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Fathoming a different Mothers’ Day

By ALBERTINA ALMEIDA

 

We live in times when commercial Mother’s Day ads stereotype the role of mothers, even as they do not give value to their work. We live in times when jingoism runs high and we are pushed into a situation where our concern as mothers – literally and figuratively – of the menfolk on the country’s borders has to be translated into applauding them for giving up their lives or losing their lives for the ‘nation’. We live in times when we are not expected to interrogate the circumstances and political diktats under which the armed force men became vulnerable to these killings.

 

We live in times when a High Court Judge is called out by Supreme Court for contempt of court and sentenced to imprisonment, despite the Supreme Court’s own contention that he is insane. He cannot be both insane and guilty of contempt of court. Evolved jurisprudence cannot be upturned only because the Court that feels contemned or the judges that feel contemned are the Supreme Court of India. It is such approaches that embroil apex court judges in a culture of impunity even when it comes to sexual harassment at the workplace of India’s daughters.

 

The world just observed another Mother’s day in these times. It is, therefore, that we need to revert to the Julia Howard Lowe’s Mother’s Day declaration way back in 1870, imploring “Arise then, women of this day! Arise, all women who have hearts, whether your baptism be of water or tears! Say firmly: ‘We will not have great questions decided by irrelevant agencies…Our sons shall not be taken from us to unlearn all that we have taught them of charity, mercy and patience.We women of one country will be too tender of those of another to allow our sons to be trained to injure theirs. From the bosom of the devastated earth, a voice goes up with our own. It says, ‘Disarm, disarm’. The sword of murder is not the balance of justice. Blood does not wipe out dishonor, nor does violence indicate possession…In the name of womanhood and of humanity, I earnestly ask that a general congress of women without limit of nationality may be appointed and held at some place deemed most convenient and at the earliest period consistent with its objects, to promote the alliance of the different nationalities, the amicable settlement of international questions and the great and general interests of peace.”

 

Howe transitioned from a proponent of war to an anti-war activist after she witnessed the mutual mass slaughter of the War Between the States (1861 – 1865). We see such transitioning and interrogation in India as well.

 

Leila Seth, the first woman judge of the Supreme Court of India who passed away twelve days ago (may she rise in peace, simple soul), did not hesitate as a mother of a gay son, to question the wisdom of the Supreme Court through an op-ed in a national newspaper. In that op-ed, she questioned the Apex Court’s  judgement which sought to restore section 377 treating homosexuality as an unnatural act, and said openly that by those standards her son was now a criminal, and would be further considered criminal if he married following his sexual orientation. She was upfront and made it clear that this critique came from her both as a jurist and as a mother of a gay son.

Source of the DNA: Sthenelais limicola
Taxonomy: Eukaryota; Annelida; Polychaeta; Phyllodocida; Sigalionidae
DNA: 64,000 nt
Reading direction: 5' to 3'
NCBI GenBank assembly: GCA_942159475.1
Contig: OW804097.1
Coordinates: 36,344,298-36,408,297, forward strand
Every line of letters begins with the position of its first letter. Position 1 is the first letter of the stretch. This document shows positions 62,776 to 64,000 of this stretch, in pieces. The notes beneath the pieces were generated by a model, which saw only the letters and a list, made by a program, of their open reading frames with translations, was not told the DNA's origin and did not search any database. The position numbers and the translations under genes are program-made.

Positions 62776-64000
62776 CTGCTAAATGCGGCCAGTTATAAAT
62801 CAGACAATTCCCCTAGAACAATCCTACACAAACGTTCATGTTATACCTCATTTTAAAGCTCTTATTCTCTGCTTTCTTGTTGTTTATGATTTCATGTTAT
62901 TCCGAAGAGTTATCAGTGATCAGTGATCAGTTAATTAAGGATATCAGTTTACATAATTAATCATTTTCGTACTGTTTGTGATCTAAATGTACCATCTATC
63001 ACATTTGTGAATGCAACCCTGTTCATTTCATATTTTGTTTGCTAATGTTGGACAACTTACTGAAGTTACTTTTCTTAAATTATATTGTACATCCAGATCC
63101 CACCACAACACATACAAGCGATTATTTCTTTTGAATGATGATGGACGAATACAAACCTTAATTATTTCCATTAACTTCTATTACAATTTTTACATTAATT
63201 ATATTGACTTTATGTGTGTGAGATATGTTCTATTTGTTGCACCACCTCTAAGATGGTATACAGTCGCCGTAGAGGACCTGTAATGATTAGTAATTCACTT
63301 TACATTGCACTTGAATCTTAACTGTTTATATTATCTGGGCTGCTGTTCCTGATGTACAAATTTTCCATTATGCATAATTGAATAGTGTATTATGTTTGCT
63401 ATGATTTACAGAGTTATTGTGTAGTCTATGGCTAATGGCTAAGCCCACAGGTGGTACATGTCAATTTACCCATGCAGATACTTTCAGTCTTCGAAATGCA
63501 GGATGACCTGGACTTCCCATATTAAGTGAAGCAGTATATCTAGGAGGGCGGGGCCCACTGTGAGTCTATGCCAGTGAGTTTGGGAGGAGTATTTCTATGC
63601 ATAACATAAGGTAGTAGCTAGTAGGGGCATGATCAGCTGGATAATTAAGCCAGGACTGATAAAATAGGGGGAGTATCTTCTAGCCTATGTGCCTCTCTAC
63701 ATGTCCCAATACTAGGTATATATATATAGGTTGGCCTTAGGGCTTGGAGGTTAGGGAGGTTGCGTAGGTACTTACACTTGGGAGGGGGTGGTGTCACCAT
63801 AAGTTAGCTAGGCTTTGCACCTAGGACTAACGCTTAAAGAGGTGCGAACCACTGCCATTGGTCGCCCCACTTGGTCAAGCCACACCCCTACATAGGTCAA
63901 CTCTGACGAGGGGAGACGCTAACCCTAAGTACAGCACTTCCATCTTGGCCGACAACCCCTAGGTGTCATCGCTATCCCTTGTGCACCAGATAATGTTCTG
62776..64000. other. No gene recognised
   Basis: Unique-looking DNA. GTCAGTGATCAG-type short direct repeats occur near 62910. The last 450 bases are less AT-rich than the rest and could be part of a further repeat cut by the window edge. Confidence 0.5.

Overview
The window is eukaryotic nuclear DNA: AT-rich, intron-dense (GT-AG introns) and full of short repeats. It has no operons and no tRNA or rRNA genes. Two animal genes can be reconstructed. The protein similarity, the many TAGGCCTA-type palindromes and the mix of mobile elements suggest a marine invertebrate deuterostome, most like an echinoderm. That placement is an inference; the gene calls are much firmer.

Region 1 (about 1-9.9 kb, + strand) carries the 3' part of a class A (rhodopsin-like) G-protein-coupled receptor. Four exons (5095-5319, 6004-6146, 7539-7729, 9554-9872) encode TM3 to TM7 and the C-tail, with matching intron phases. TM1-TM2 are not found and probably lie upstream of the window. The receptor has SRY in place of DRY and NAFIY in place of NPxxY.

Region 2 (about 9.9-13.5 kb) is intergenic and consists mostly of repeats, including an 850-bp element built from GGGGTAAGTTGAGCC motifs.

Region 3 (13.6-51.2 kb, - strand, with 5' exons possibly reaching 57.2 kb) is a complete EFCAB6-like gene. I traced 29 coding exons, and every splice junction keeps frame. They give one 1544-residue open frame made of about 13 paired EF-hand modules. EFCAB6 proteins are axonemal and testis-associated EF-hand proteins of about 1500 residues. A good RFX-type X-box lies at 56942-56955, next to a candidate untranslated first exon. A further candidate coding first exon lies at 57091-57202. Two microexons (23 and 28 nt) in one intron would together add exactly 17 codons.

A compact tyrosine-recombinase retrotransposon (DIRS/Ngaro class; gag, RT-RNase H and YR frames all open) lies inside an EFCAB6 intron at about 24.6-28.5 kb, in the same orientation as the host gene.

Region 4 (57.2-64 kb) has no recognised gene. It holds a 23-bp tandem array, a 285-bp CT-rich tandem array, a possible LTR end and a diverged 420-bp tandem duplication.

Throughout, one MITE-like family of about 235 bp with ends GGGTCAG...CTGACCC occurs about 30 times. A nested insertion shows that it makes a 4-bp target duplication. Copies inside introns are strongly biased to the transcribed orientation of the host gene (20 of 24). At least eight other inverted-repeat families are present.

Just this month itself, Varsha Dogre, Deputy Jailor, Raipur Central Jail, posted on Facebook that she was a witness to the torture of minor tribal girls, at police stations, stripped and tortured, with marks of electric shock on their hands and breasts seen by her. “We need to introspect, because those who are getting killed in either side of this war in Bastar are our own people. The capitalist system is being forced on Bastar, tribals are being pushed out of their lands, their villages are being burnt, women raped — all this to grab land and forests. All this isn’t being done to end Naxalism”, she is reported to have stated.  “Farmers and jawans are brothers, they shouldn’t kill each other.”Dogre faced the consequences of her posting, was suspended and the post ended up being deleted.

 

In the months gone by,  the double speak about jawans broke apart and Gurmehar Kaur, the daughter of a defence person who had died at Kargil was no longer seen as the daughter of that revered man protecting our bordersor the daughter of Kargil’s martyr. Why? Only because she called out the goondaism of the workers of the ruling party’s student wing the ABVP, following an invite to JNU students Umar Khalid and Shehla Rashid to address a seminar on ‘Culture of Protests’.  On the contrary, she claims she got threats of rape for calling out such goondaism. Can we have a comfortable Mother’s Day with such occurrences all around us?

 

Mothersas people in their country and as peoples in other countries need to be able to interrogate surgical strikes and war drums in their country as well as in the neighbouring countries and blow the bugle of peace, so mothers will no longer face anguish at the wanton loss of their sons, which could well have been averted, if the war machinery and war corporates and war mongers were not considered all that precious.

 

What is Mother’s Day if mothers don’t have the space to express the anguish they face over the injustices being heaped on their children, where even the State is complicit? One of the greatest tributes one can pay to motherhood, is to create the spaces for expressions of anguish and concern, and to showcase mothers who stand up against injustices to their children and the children of the world, and set the road for a truly peaceful democracy.

 

(First published in O Heraldo, dt: 18 May, 2017. This is an edited version)

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